In this lesson, students justify that alternate interior angles are congruent, and use this and the vertical angle theorem, previously justified, to solve problems.
Thus far in this unit, students have studied different types of rigid motions, using them to examine and build different figures. This work continues here, with an emphasis on examining angles. In a previous lesson, 180 degree rotations were employed to show that vertical angles, made by intersecting lines, are congruent. The warm-up recalls previous facts about angles made by intersecting lines, including both vertical and adjacent angles. Next a third line is added, parallel to one of the two intersecting lines. There are now 8 angles, 4 each at the two intersection points of the lines. At each vertex, vertical and adjacent angles can be used to calculate all angle measures once one angle is known. But how do the angle measures compare at the two vertices? It turns out that each angle at one vertex is congruent to the corresponding angle (via translation) at the other vertex and this can be seen using rigid motions: translations and 180 degree rotations are particularly effective at revealing the relationships between the angle measures.
One mathematical practice that is particularly relevant for this lesson is MP8. Students will notice as they calculate angles that they are repeatedly using vertical and adjacent angles and that often they have a choice which method to apply. They will also notice that the angles made by parallel lines cut by a transversal are the same and this observation is the key structure in this lesson.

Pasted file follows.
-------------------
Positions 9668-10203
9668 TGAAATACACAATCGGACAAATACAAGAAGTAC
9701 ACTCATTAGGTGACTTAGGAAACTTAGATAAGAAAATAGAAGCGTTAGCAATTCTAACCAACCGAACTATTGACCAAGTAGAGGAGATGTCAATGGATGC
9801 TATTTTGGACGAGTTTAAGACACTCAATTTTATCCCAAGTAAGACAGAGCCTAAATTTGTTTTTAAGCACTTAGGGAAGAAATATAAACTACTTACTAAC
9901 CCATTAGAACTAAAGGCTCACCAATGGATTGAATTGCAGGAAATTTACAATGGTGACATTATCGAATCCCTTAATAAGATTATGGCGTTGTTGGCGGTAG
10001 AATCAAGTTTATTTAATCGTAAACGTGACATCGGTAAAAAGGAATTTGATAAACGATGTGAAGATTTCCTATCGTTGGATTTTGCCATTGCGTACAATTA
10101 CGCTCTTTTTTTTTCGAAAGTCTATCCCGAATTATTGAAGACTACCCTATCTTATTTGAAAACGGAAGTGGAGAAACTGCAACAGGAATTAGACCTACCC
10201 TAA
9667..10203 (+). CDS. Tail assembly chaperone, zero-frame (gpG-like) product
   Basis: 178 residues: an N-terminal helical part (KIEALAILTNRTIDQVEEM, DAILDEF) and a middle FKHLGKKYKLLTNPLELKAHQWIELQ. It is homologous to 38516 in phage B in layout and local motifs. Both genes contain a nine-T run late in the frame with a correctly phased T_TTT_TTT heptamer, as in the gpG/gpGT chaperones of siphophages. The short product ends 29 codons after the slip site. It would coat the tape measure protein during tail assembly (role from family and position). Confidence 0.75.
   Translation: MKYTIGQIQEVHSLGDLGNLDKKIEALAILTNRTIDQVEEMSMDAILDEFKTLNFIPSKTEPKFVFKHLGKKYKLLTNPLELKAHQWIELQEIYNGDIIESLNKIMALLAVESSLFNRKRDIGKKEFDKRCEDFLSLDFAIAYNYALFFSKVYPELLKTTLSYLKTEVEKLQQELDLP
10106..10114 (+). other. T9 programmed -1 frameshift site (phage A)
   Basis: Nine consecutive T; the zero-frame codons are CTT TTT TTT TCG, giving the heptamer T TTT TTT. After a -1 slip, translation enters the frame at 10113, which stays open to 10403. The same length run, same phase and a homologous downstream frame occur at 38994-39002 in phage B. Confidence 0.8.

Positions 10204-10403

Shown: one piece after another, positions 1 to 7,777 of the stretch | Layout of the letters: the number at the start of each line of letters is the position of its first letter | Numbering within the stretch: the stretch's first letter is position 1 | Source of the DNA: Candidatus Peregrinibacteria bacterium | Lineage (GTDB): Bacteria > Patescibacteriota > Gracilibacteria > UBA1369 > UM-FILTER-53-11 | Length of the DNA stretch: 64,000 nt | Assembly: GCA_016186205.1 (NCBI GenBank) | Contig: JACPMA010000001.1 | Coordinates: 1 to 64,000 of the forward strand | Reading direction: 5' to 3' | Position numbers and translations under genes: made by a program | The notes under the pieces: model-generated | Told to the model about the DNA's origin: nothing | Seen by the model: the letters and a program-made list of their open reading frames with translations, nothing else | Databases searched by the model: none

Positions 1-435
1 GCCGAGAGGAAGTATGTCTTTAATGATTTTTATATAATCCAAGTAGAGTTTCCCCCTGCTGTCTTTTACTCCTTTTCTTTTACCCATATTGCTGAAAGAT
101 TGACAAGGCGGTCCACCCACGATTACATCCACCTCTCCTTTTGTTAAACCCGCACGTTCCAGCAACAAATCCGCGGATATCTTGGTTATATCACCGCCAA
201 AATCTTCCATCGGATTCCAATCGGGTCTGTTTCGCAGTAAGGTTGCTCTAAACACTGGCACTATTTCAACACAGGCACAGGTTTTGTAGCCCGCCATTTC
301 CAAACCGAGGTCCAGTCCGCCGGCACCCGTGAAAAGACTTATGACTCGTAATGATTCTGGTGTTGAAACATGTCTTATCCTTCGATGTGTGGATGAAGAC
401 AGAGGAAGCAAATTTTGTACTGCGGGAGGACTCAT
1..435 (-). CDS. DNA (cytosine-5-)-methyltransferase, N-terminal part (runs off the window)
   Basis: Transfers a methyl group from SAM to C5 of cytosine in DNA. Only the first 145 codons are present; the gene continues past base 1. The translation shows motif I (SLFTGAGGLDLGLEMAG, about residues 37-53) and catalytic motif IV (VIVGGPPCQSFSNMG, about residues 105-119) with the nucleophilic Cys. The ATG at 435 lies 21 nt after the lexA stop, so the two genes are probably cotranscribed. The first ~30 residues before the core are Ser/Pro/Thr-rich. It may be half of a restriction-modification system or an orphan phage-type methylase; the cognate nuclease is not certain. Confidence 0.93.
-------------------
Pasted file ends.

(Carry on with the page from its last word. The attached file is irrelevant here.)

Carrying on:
- Calculate angle measures using alternate interior, adjacent, vertical, and supplementary angles to solve problems.
- Justify (orally and in writing) that “alternate interior angles” made by a “transversal” connecting two parallel lines are congruent using properties of rigid motions.
Let’s explore why some angles are always equal.
Students need rulers and tracing paper from the geometry toolkits.
- If I have two parallel lines cut by a transversal, I can identify alternate interior angles and use that to find missing angle measurements.
alternate interior angles
Alternate interior angles are created when two parallel lines are crossed by another line called a transversal. Alternate interior angles are inside the parallel lines and on opposite sides of the transversal.
This diagram shows two pairs of alternate interior angles. Angles \(a\) and \(d\) are one pair and angles \(b\) and \(c\) are another pair.
A transversal is a line that crosses parallel lines.
This diagram shows a transversal line \(k\) intersecting parallel lines \(m\) and \(\ell\).
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